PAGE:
After dithering for over a fortnight, the Centre finally moved the Supreme Court on Monday with a request to constitute a five-judge bench to decide the petitions challenging the law providing for 27 per cent reservation for the OBCs in elite central educational institutions and the 93rd Constitutional amendment.
In its 53-page application, the Centre also requested the court to “clarify the March 29, 2007 order does not stay the operation of the Central Educational Institutions (Reservation in Admissions) Act, 2006.”
Alternatively, it urged the court to vacate the stay on the operation of the Act and permit admissions in the central educational institutions in accordance with it.
Interestingly, the application said that according to one view in certain constituents of the Union Government the judgement may not be construed as a an order of stay but only an advice to the government. It urged the court to “clarify and confirm that the order dated March 29 is not an order directing stay of the implementation of the Act and is in the nature of advice to the Central Government as to the course of action that may appropriately be undertaken.”
Citing Article 145(3) of the Constitution, the Centre said since the case involved substantial questions of law, interpretation of various provisions, constitutional framework in regard to separation of powers and the scope of equality clauses (Articles 14, 15 and 16), it should be heard by five judges.
Solicitor General GE Vahanvati mentioned the application before a Bench headed by Justice Arijit Pasayat, who asked him to approach the Bench that passed the order. Justice Pasayat, who had passed the order along with Justice L S Panta, was on Monday sitting with Justice D K Jain.
The Centre is likely to mention the matter before the Chief Justice on Tuesday.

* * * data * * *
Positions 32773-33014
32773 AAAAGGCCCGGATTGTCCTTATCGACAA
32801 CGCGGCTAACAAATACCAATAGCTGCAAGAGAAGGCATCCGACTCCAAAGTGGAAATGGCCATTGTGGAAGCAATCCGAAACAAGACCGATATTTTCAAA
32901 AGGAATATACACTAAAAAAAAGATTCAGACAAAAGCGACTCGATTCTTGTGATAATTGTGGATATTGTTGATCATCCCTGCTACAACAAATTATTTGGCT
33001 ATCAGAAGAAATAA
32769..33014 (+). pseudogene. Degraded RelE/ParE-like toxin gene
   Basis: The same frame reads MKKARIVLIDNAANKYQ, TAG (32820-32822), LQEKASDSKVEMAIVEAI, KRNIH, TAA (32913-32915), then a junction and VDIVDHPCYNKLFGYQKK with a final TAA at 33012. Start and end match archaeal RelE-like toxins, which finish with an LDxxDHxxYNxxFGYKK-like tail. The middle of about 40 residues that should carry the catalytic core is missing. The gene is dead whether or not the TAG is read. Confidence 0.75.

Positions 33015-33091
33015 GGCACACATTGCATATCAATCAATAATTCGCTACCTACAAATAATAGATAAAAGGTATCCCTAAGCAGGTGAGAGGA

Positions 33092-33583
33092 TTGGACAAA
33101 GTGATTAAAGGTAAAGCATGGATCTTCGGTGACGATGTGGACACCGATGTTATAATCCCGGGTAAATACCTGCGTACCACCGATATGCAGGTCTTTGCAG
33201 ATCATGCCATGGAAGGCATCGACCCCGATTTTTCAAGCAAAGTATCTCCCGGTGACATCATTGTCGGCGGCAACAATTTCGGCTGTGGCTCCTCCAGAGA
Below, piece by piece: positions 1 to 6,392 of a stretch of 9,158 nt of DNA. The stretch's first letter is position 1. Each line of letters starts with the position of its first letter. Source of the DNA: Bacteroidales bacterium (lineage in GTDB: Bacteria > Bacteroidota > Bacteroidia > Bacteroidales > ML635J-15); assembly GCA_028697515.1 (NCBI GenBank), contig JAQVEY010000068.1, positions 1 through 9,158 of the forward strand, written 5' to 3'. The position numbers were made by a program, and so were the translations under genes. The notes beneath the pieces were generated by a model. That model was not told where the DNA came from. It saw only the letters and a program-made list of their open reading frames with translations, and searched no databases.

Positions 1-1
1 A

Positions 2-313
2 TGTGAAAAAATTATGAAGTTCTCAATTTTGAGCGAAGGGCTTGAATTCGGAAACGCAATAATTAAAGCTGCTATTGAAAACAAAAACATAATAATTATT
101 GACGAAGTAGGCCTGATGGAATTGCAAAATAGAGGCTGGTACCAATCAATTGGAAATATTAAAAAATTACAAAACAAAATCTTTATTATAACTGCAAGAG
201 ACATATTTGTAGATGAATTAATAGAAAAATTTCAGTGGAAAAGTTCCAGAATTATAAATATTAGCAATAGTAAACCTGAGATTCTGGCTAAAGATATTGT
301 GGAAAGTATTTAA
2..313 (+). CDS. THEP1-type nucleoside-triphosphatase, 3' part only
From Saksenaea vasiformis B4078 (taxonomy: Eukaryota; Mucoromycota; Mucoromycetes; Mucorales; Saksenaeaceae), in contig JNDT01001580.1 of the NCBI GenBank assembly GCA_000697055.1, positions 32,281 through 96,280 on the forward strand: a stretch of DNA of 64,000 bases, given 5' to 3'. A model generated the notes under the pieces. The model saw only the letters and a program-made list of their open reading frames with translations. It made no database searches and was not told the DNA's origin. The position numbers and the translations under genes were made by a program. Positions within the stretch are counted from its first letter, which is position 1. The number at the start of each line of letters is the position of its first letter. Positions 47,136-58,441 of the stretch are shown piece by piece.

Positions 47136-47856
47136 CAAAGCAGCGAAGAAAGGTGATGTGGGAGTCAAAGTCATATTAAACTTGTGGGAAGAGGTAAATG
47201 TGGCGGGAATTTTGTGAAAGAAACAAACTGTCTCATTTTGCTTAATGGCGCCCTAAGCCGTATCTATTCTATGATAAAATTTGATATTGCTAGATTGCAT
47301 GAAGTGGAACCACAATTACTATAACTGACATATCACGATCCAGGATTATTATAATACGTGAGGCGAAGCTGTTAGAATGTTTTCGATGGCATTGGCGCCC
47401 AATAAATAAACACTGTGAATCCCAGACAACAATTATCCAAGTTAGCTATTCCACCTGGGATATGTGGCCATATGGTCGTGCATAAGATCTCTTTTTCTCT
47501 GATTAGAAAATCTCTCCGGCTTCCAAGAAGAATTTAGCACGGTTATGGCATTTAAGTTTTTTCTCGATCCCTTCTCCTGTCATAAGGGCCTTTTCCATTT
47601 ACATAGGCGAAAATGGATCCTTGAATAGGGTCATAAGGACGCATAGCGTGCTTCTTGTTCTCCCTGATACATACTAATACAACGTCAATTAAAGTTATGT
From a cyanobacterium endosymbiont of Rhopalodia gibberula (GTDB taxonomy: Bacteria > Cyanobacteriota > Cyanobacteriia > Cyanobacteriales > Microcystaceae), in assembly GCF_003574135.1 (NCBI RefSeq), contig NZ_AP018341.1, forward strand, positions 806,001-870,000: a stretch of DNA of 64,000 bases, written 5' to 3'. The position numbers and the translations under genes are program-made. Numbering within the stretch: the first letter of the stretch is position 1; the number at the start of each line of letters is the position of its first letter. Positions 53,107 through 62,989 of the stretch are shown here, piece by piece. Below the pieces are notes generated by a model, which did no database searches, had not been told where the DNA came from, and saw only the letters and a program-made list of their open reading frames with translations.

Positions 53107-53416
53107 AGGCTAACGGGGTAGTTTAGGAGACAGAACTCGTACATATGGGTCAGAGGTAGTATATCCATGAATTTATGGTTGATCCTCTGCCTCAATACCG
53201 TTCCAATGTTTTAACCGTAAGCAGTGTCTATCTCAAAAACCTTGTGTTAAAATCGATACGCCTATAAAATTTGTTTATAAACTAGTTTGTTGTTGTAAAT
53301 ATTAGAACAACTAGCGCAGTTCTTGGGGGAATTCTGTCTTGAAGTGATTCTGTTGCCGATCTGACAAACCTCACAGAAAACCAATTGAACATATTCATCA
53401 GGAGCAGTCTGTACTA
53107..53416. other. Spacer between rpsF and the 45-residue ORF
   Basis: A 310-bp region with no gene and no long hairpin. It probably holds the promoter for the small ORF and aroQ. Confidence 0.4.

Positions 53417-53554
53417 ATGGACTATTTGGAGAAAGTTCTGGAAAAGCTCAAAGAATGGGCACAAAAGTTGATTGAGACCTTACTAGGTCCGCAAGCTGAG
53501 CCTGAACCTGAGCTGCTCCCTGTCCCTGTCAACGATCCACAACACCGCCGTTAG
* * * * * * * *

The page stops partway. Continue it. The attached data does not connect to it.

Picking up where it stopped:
The Indian Institutes of Management have already set April 21 deadline failing which they would be forced to go ahead with admissions without OBC quota. Indian Institutes of Technology and All Indian Institute of Medical Sciences too could go the same way.
Notably, the Centre has expressed its opposition to the exclusion of "creamy layer" from the purview of OBC reservation, saying this concept was not applicable to reservation in education.
In a blow to the UPA Government’s reservation policy, the apec court had on March 29 stayed the controversial law providing for 27 per cent quota for OBCs in elite central institutions from the academic year 2007-08.
The court stayed the Central Education Institutions (Reservation in Admission) Act, 2006 notified in January 2007, saying the 1931 census figures (relating to undivided India) could not be relied upon to determine backwardness of the castes sought to be given the benefit of the law. “What may have been relevant in 1931 census may have some relevance but can not be the determinative factor,” it had held.
However, the Centre said the attack was based on a misconception and that the 1931 census did not have even a remote connection with the identification of OBCs.
“…they (OBCs) are identified only on the basis of the country-wide socio-educational field survey and the census report of 1961 particularly for the identification of…tribes…and lists of OBCs notified by various states. It was only after the identification of OBCs, the (Mandal) Commission was faced with the task of determining their population percentage and at that stage 1931 census became relevant.” It said “in fact, the identification of classes by the Commission was based on the realities prevailing in 1980 and not in 1931,” it said.